By Mark Lapedus
By Ed Sperling
By Ed Sperling
David Fried, CTO at Coventor, a Lam Research Company, sat down with Semiconductor Engineering to talk about how AI and Big Data techniques will be used to improve yield and quality in chip manufacturing. What follows are excerpts of that conversation.
SE: We used to think about manufacturing data in terms of outliers, but as tolerances become tighter at each new node that data may need to be examined even within what is considered the normal range. What’s the impact of that on manufacturing?
Fried: When I started in CMOS at 200mm, there was some data on the tools in the fab, but by and large, we were losing it as soon as it was created. When we went to 300mm, we got better at putting sensors on tools, generating data, and in some cases looking at it.
By Paula Doe
The fast-maturing infrastructure now enabling analysis of exponentially larger data volumes brings the microelectronics industry to an inflection point, where the winning companies will be the first to master the use of this data to solve the industry’s emerging challenges. SEMI expands its coverage of these vital issues with a Smart Manufacturing Pavilion and three days of talks SEMICON West, July 10-12 in San Francisco.
While deep learning is starting to be applied to image recognition for wafer inspection, it is also being considered for sequential pattern recognition in order to evaluate equipment parameter traces. The next emerging applications will start to use those learned patterns to predict outcomes, and then use those predictions to automate process control. One early application of deep learning is IC process development.
By Bryon Moyer
Two years ago at the annual DATE conference in Europe, a MEMS design contest was announced. Sponsored by Reutlingen University, Coventor, X-Fab, and Cadence, the goal was to stimulate creative ideas for MEMS technology. The sponsors each had a part: Coventor and Cadence provided tools for the design process, and X-Fab signed up to build the winning design. Reutlingen University helped with the organizing efforts.
Well, the winners were recently announced, and we’re going to look through the projects of the top three contestants. The problems they tackle vary widely, and they’re not necessarily what you might be expecting. The projects are interesting in their own right, which is why we’re having this little chat.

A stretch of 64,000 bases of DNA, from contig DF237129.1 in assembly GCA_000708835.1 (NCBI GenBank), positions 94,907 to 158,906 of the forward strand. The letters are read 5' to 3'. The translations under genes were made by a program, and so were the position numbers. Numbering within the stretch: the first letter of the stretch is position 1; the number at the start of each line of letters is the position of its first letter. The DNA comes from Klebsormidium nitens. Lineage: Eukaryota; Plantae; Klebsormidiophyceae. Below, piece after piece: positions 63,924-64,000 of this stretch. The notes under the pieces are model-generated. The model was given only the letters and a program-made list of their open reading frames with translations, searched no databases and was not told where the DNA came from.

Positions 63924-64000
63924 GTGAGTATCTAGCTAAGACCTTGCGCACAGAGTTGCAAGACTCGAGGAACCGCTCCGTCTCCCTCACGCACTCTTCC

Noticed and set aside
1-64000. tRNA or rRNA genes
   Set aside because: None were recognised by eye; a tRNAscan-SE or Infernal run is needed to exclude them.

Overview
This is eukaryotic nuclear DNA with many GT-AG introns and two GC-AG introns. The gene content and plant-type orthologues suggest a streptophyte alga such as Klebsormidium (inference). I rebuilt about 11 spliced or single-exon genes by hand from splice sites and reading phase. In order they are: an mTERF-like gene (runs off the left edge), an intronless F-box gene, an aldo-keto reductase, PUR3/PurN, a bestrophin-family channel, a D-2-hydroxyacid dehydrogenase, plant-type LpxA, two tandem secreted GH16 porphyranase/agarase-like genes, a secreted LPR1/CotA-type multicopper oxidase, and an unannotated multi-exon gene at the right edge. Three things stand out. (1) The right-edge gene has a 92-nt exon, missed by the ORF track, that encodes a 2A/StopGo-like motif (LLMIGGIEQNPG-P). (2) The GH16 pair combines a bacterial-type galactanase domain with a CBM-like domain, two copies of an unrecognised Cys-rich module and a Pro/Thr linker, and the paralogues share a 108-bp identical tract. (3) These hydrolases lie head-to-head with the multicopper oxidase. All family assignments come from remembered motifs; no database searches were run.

By MARK LAPEDUS
Chipmakers continue to scale the transistor at advanced nodes, but they are struggling to maintain the same pace with the other two critical parts of the device—the contacts and interconnects.
That’s beginning to change, however. In fact, at 10nm/7nm, chipmakers are introducing new topologies and materials such as cobalt, which promises to boost the performance and reduce unwanted resistance in chips. It’s still too early to say if the changes will work. Early reviews are mixed.
To be sure, though, there is an inflection point taking place in leading-edge chips, which consist of three parts—the transistor, contacts and interconnects. The transistor resides on the bottom of the structure and serves as a switch. The interconnects, which reside on the top of the transistor, consist of tiny copper wiring schemes that transfer electrical signals from one transistor to another.
By MARK LAPEDUS
As chipmakers begin to ramp up 10nm/7nm technologies in the market, vendors are also gearing up for the development of a next-generation transistor type at 3nm.
Some have announced specific plans at 3nm, but the transition to this node is expected to be a long and bumpy one, filled with a slew of technical and cost challenges. For example, the design cost for a 3nm chip could exceed an eye-popping $1 billion. In addition, there are also several uncertainties at 3nm that could change everything overnight.
That hasn’t sidelined anyone yet, however. Samsung and GlobalFoundries separately announced plans to develop a new transistor technology called a nanosheet FET, with so-called variable widths at 3nm. Samsung, for one, hopes to deliver a PDK (version .01) by 2019, with plans to move into production by 2021. Meanwhile, TSMC is exploring nanosheet FETs and a related technology, nanowire FETs, at 3nm, but it has not announced its final plans. Intel, meanwhile, isn’t talking about its plans.
SEMICON West Preview: Smart Microelectronics Manufacturing Builds the Infrastructure to Enable AI Applications
By Paula Doe
The fast-maturing hardware and software that are enabling practical applications of equipment intelligence and machine learning mean disruptive change for microelectronics manufacturing. But first comes the basic work of building the basic infrastructure, figuring out IP separation, and learning to solve physical problems in the digital world.
Just how much can the semiconductor industry leverage industrial IoT practices from other industries? Common wisdom may be that industrial software solutions aren’t well suited to the IC sector’s complex needs. But GE Digital enterprise account executive Luke Smaul, currently working with Intel, argues that semiconductor fabs and toolmakers are dealing with similar issues as GE did when it first started working with Delta Airlines to monitor the GE engines on Delta planes. Smaul will speak at SEMICON West about GE’s work with Intel over the past few years and, in particular, how its solution for cloud security and IP separation can work for ICs.